A photograph of the Bible in the scanner's cradle, with glass over top of the pages. Two red laser lines are in the middle of the book.

    The cradle of the Cobra Rare Book Scanner gently held the book open, while the red laser lines helped guide us to the correct focus point for the cameras. (Photo by Suzanne Rossi)

  4. Photoshoot. Following the Cobra scanning, more photographs were taken using the Digital Archiving Lab’s DSLR to capture the Bible as an object, including the covers and binding. Scanning and photographing the four hundred pages of the Bible took about eleven hours distributed over several days.
  5. Review. At this stage, we browsed through the images to make sure we didn’t skip any pages or have an image in need of re-scan.
  6. Image processing. While the original TIFF files from the scanning process will remain the unedited, preservation master files, our Digital Archiving Lab Student Aide, Mary Novitsky, created copies and edited all of the scanned images to make sure they were straight and cropped for future facsimile prints. This detail-oriented process doubled the time spent working on this project.
  7. Batch file renaming. During the digitization process, we often take more than one capture of a page to get the best final product. The extra images are deleted during the editing phase, but this leaves gaps in the file naming structure. Luckily, Mary was able to discover a way to do this efficiently with Adobe Bridge, a digital asset management software application. The process involved selecting the folder of final images and directing the software to save them to a new location with a specified sequential filename.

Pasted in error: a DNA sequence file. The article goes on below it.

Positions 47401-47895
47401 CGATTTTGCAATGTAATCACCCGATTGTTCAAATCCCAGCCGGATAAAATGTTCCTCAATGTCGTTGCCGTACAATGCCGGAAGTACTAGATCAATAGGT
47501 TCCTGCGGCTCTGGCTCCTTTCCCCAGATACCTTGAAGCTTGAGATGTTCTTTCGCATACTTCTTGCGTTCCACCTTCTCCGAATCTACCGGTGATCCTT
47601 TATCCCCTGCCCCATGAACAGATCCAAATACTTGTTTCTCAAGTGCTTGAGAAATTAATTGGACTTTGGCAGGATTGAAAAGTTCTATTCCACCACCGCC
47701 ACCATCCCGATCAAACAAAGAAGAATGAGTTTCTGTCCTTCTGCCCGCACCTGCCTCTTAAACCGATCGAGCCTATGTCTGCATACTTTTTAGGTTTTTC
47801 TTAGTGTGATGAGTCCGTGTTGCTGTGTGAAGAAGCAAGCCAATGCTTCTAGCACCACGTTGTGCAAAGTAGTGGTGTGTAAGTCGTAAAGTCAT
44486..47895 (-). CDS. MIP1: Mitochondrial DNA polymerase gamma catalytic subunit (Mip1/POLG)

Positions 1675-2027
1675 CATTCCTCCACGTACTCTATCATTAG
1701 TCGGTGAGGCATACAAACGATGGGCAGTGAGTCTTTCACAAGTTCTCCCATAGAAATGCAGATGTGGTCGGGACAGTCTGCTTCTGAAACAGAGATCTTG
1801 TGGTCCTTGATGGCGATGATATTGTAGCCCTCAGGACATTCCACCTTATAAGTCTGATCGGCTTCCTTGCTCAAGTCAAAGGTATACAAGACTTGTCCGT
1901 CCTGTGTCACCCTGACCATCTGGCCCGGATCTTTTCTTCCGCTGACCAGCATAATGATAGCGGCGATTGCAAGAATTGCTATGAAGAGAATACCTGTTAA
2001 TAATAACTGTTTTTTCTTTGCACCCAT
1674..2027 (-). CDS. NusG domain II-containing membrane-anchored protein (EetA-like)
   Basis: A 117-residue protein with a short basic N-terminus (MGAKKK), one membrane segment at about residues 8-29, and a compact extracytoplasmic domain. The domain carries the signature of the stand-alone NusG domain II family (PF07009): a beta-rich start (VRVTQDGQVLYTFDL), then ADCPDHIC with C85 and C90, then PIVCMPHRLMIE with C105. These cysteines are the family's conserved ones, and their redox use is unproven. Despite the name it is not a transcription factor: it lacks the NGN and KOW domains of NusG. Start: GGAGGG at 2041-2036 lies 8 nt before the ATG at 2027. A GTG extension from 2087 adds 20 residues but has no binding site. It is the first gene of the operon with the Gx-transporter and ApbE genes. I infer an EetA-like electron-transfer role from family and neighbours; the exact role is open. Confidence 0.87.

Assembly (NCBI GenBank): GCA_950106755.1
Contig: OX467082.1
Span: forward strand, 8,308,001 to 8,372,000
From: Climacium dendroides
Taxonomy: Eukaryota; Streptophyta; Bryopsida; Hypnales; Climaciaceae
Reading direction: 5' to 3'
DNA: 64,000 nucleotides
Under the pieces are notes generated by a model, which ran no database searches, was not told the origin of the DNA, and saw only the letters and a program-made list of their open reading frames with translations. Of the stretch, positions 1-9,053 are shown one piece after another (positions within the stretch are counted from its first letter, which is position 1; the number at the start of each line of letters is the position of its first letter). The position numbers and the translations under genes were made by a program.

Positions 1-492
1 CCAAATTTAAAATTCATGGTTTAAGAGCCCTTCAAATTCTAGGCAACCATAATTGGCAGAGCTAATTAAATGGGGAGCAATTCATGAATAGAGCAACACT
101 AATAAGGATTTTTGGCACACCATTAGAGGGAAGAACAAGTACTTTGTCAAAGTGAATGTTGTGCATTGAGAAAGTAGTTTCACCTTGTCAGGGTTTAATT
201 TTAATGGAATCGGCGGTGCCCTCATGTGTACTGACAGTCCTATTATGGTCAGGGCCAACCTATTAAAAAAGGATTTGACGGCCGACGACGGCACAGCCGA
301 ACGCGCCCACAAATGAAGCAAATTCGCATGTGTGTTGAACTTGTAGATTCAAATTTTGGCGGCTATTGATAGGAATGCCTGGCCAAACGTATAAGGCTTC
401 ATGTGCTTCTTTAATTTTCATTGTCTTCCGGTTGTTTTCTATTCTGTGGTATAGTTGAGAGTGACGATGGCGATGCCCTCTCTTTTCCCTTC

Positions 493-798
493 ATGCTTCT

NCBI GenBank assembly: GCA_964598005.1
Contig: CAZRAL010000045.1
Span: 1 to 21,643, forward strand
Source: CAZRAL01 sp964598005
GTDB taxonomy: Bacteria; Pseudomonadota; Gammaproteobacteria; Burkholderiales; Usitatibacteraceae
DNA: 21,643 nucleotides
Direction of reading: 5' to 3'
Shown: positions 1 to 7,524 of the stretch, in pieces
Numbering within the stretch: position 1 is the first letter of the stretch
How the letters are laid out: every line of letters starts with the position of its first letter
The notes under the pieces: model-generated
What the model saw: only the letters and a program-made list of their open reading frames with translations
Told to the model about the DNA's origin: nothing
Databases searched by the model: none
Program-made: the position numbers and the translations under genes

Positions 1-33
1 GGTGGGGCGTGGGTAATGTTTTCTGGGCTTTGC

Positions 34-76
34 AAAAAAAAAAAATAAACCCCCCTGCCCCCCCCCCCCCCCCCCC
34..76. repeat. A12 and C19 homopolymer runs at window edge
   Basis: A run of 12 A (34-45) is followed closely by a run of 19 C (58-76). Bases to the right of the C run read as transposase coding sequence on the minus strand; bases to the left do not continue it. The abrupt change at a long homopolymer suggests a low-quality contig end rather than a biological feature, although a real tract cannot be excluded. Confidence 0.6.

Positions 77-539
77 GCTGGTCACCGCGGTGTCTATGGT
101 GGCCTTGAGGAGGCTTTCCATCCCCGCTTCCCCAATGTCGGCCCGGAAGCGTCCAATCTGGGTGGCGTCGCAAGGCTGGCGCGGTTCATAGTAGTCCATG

8. Final review. Our last step was a final review of the images. We were so pleased with the way they turned out!
A photograph of Digital Archiving Lab Student Aide, Mary Novitsky, sitting in front of a computer monitor with multiple scan images on the screen. A Masonic Lodge member is standing and looking at the monitor.

Digital Archiving Lab Student Aide, Mary Novitsky, discusses some of the images she processed. (Photo by Suzanne Rossi)

One of the most exciting aspects of digitizing historic books is not knowing what to expect as each page is turned. This Bible proved no exception, as different pages showed early signatures, fold-out maps, and marbled papers as well as torn, stained pages in the midst of clean, whole sections. While we may never know the stories behind the curiosities on these pages, their mysteries inspire us to discover more about the past. Though digital surrogates will never replace an original, they provide an opportunity for more access and insight into historic artifacts. The Special Collections staff were excited to be a part of this successful community digitization project and look forward to our next historic adventure.

A photograph of the last page of the Bible being turned back, showing the yellow, red, white, and blue marbled paper on the inside back cover of the Bible.

Beautiful marbled paper was found at the back of the Bible during digitization. (Photo by Suzanne Rossi)

Please feel free to get in touch with us at archives@umw.edu if you have questions about this project, or a project of your own!

October 18, 2018